This here’s a musical, folks! And despite its ultra-hip production values and wink-wink aesthetic, in its breast beats an old-skool heart. Co-stars Ewan McGregor and Nicole Kidman are one harmony short of sailor outfits and a boogie with Jerry the mouse. Hear that noise? It’s Bob Fosse rhythm tapping in his grave!
Compared to Christina and company, the movie Moulin Rouge singers have infinitely fewer hits, considerably more body hair, and enough frilly underwear to wallpaper the Mall of America in a most inappropriate fashion. Hey, shoppers, are those garters or stalactites?
Give that Christina Aguilera credit. That babe can translate “Voulez-vous choucher avec moi” into any language, including those understood only by domesticated animals and Star Search judges. Giuchie, giuchie, ya ya dada, baby.
There’s something oddly engaging about this movie, and it’s not just the fact that I saw it for free although that, too, is oddly engaging. Too bad it takes ten times longer to sing dialogue than to just say it, already.
Trust me, nothing you see or read about this movie will prepare you for the delirious, delicious, dizzy thrill of Moulin Rouge. Did I hate it? Did I love it? Yes. And at the same time.
Good news! Nicole Kidman can carry a tune, if not a Tom. Nic is a courtesan, which is a barrister’s parmesan*. What’s more, Moulin Rouge is plush with supporting players whose look suggests the casting director raided the Emerald City of Oz and took anybody without wings.
This flick veers off-center from the very start when the lights go down and a tiny maestro appears at the foot of the stage to strike up the 20th Century Fox theme. Well, he looks like a maestro but he seems to have lost all motor control, his arms whirling madly like he’s trying to flag down a taxi in a Manhattan rainstorm. To the beat, dude, to the beat!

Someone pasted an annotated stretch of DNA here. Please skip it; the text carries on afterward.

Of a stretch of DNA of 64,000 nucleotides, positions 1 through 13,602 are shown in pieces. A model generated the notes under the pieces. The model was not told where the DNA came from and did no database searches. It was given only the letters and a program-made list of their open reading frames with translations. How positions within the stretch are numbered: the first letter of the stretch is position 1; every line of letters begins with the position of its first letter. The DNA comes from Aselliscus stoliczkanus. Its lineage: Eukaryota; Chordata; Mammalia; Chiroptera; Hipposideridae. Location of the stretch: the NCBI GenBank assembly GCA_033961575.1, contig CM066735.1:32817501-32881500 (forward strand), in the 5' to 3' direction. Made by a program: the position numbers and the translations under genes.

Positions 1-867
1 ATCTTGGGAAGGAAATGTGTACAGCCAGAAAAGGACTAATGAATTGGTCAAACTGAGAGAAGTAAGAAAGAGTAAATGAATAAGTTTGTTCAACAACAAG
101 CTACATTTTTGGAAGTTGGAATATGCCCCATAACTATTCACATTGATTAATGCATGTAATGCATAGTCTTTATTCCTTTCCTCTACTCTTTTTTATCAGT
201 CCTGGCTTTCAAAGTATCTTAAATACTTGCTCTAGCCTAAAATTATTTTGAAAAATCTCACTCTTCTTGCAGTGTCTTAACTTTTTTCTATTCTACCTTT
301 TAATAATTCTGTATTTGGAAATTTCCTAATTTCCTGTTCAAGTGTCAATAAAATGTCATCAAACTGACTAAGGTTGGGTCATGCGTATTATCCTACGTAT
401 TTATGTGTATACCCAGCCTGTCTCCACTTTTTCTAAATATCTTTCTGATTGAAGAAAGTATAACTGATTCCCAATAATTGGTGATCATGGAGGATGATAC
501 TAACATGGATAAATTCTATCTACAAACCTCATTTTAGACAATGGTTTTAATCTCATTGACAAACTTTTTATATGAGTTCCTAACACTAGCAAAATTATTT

‘s Paris in 1899, the Summer of Love, and the Moulin Rouge is a nightclub, a dancehall, and a bordello. In other words, it’s one Charlie Sheen short of Utopia.
This is a Paris where the shortest distance between every two points is straight through a big windmill. And every time you pass, it whooshes like you just passed a Star Wars Imperial Cruiser. Somebody take the camera into hyperdrive! Wookie wookie ya ya dada!
It’s a Paris where lavish color explodes everywhere, and earth tones are relegated to some other Earth, although not the Earth of Planet of the Apes because that’s not Earth and, for the hundredth time, that movie is not a remake but a “re-imagining” and don’t you forget it.
It’s a Paris where every time a head twists, swooshes, zips, and zooms sound out as if each neck contains a Foley artist itching to escape.
Moulin Rouge is chuckle-worthy whenever characters burst into familiar power ballads of the 70s and 80s – which is almost every scene. And with every lite favorite of yesterday and today, stage star Nic falls a little bit harder for penniless writer Ewan who, without his rat-tail, looks Obi-Wanderful, even if the concept of a writer bagging the star is fiction in the sincerest sense of the word.
Moulin Rouge is the latest askew concoction from askew auteur Baz Luhrmann. And this guy is definitely one hell of an artiste, albeit one I’d vote “most likely to wear women’s underwear.” Wow, what’s in that vegemite, Baz? You must have been more hammered than Hammerstein.
This American in Paris had a good time, but if an entrée stacked with corny medleys isn’t part of your well-balanced diet, best to eat elsewhere.
Photos Copyright ©2001 Twentieth Century Fox